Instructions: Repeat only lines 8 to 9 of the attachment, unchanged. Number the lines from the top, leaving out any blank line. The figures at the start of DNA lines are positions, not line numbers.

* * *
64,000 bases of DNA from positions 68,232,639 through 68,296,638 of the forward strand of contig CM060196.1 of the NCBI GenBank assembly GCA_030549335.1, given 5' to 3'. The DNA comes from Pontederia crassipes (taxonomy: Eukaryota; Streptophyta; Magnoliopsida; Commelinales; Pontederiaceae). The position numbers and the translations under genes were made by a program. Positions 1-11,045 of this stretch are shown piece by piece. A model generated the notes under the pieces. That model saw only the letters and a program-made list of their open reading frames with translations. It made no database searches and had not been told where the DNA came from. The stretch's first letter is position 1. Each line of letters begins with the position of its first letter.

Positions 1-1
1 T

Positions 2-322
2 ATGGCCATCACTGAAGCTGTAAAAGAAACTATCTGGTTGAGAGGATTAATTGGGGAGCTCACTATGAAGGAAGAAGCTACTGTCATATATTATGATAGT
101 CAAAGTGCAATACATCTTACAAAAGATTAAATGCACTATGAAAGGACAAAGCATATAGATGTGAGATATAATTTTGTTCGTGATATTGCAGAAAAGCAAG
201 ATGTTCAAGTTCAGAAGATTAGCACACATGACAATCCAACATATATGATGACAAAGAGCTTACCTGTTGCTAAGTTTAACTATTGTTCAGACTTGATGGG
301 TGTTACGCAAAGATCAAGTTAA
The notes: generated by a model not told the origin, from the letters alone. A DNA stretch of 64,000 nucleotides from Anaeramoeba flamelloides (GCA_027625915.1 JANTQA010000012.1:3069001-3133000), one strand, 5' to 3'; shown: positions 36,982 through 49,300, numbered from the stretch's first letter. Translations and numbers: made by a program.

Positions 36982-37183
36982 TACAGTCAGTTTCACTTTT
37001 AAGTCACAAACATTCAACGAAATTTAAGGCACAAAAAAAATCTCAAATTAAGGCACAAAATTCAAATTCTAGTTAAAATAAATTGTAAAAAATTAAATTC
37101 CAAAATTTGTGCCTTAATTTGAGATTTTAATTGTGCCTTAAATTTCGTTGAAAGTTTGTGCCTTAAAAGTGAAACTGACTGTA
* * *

301 TGTTACGCAAAGATCAAGTTAA
The notes: generated by a model not told the origin, from the letters alone. A DNA stretch of 64,000 nucleotides from Anaeramoeba flamelloides (GCA_027625915.1 JANTQA010000012.1:3069001-3133000), one strand, 5' to 3'; shown: positions 36,982 through 49,300, numbered from the stretch's first letter. Translations and numbers: made by a program.